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IDSA Guideline Update on Outpatient Parenteral Antimicrobials

Outpatient parenteral antimicrobial therapy (OPAT) is widely known as the administration of parenteral antimicrobial therapy in at least two doses on different days without intervening hospitalization. Recently, the Infectious Diseases Society of America (IDSA) commissioned a panel of experts to update the 2004 clinical practice guideline on OPAT.


The Update

The updated guideline discusses therapeutic, administration and safety issues relevant to antimicrobial selection. It also includes updated and expanded versions of the prior guideline’s tables outlining features of selected antimicrobials. Infusion methods, delivery options, common adverse drug events, and laboratory monitoring suggestions are also outlined.

Key recommendations from the updated guideline include:

  • In patients with no prior history of allergy to antimicrobials in the same class, the first dose of a new parenteral antimicrobial may be administered at home under the supervision of healthcare personnel who are qualified and equipped to respond to anaphylactic reactions (weak recommendation, very low-quality evidence).
  • In adult patients needing short courses of OPAT (less than 14 days), a midline catheter may be used rather than a central venous catheter (weak recommendation, very low-quality evidence).
  • Mandatory use of a central catheter over a non-central catheter (either a midline or a short peripheral catheter) for OPAT with vancomycin is not necessary (weak recommendation, very low-quality evidence).
  • For patients with advanced chronic kidney disease requiring OPAT, a  tunneled central venous catheter is recommended rather than a peripherally inserted central catheter (strong recommendation, low-quality evidence).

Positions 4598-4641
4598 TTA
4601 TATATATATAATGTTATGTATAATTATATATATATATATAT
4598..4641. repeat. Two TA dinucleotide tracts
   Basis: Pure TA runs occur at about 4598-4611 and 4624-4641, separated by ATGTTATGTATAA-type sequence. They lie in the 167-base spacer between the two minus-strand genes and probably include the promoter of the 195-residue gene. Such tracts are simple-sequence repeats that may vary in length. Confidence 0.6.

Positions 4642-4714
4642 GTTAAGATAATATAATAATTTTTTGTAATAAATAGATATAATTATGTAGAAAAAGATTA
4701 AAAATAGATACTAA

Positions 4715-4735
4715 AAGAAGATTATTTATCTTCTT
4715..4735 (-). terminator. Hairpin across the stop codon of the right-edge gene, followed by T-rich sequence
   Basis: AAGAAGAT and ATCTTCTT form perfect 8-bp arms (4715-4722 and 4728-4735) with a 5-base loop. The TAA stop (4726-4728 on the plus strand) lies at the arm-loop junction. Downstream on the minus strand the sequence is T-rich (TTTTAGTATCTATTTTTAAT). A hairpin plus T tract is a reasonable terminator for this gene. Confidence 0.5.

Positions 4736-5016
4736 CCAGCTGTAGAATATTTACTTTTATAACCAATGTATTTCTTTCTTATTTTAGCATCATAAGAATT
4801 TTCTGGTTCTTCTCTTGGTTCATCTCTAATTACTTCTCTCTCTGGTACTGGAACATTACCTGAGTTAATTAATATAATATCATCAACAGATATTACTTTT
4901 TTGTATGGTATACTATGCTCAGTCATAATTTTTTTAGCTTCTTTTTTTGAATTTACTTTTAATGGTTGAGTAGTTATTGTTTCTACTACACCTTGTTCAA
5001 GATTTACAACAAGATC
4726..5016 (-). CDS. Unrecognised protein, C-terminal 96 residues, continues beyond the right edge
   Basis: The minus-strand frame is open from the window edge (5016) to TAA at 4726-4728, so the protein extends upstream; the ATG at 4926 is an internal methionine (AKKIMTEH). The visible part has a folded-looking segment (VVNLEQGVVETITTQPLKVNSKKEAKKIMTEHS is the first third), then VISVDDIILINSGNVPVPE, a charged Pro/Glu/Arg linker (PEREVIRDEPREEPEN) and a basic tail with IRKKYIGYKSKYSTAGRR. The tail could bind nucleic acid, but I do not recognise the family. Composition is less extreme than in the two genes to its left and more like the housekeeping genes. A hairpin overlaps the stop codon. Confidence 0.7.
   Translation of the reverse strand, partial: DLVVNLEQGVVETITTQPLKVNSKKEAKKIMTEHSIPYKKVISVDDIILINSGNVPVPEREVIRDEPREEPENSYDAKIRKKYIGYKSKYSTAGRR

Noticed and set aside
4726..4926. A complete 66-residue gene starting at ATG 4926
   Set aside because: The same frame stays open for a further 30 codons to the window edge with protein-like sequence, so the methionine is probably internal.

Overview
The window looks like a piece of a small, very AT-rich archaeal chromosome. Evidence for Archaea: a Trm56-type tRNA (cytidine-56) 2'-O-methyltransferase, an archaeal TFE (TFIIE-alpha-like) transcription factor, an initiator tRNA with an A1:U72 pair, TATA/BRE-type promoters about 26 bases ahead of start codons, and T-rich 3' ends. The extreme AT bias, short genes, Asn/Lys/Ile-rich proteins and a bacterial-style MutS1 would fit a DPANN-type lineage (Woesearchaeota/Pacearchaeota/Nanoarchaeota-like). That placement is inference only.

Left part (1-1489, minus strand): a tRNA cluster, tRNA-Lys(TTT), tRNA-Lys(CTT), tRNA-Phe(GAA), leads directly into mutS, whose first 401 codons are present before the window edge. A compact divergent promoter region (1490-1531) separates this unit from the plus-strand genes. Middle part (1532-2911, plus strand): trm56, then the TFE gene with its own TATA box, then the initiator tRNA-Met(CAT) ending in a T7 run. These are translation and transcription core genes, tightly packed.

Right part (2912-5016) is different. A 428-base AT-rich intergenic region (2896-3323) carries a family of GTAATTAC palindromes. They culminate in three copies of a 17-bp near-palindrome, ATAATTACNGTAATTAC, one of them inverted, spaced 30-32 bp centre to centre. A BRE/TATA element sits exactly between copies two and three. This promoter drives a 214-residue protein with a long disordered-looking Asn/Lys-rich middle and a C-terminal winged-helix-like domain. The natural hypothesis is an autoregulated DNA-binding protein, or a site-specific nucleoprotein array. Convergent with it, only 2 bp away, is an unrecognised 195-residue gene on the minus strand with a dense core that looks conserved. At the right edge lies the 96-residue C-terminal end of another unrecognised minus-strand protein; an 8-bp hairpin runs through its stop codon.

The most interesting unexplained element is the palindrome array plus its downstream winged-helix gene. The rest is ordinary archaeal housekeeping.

• It is not necessary to remove a vascular access device if catheter-associated venous thromboembolism develops during OPAT, as long as the catheter remains well positioned and arm pain and swelling decrease with anticoagulation (weak recommendation, very low-quality evidence).
  • Vancomycin blood levels should be measured regularly throughout the course of OPAT treatment (strong recommendation, very low-quality evidence).
  • All patients should have infectious disease expert review prior to initiation of OPAT (strong recommendation, very low-quality evidence).

“We have long assumed that following laboratory tests while patients are on OPAT is important, but the value of effective monitoring (the performance of laboratory tests and the availability of results to the physician or team overseeing the OPAT course) was recently confirmed,” says Anne H. Norris, MD. “The odds of readmission while on OPAT were lower with effective monitoring in one adult study and in one pediatric study. Both of these studies likely underestimated the impact of their interventions, and we were thus able to make this recommendation as a strong one, based on high quality evidence. It is hoped that this evidence will underpin the commitment of resources from healthcare administrators to the valuable work of OPAT oversight.”


OPAT Models of Care

Dr. Norris describes three models of care for the delivery of OPAT, each with their own advantages and drawbacks: home-based, infusion center-based, and skilled nursing facility (SNF)-based (Table).

“Emerging Infections Network surveys confirm that the majority of OPAT in the United States occurs in the home,” says Dr. Norris. “However, the actual model chosen is often dictated by a variety of forces, including the payer (eg, Medicare covers virtually no home infusion services), available resources (competent home nursing is not always accessible; hospital-based infusion suites may not be open on weekends), as well as patient preference, competencies, and available supports.”


Looking Ahead

The guideline panel identified areas of specific interest for future research, says Dr. Norris. “Given the current opiate addiction crisis in the U.S., newer models of care for persons who inject drugs are needed, potentially expanding on nontraditional sites of care and newer technologies and perhaps including telemedicine,” she adds. “Also, in view of the burgeoning application of midline catheters, the safety of their use for OPAT courses of longer than 2 weeks duration should be delineated. The safety of vancomycin delivered through a peripheral catheter should be addressed. Additionally, data on the safety and efficacy of OPAT in infants younger than 1 month are needed. Finally, an OPAT registry should be re-established in the United States to capitalize on the tremendous amount of siloed data accumulating at large OPAT sites and answer the above-mentioned and other questions about the care of patients receiving OPAT.”


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Tags: Hospital Medicine Infectious Disease Primary Care

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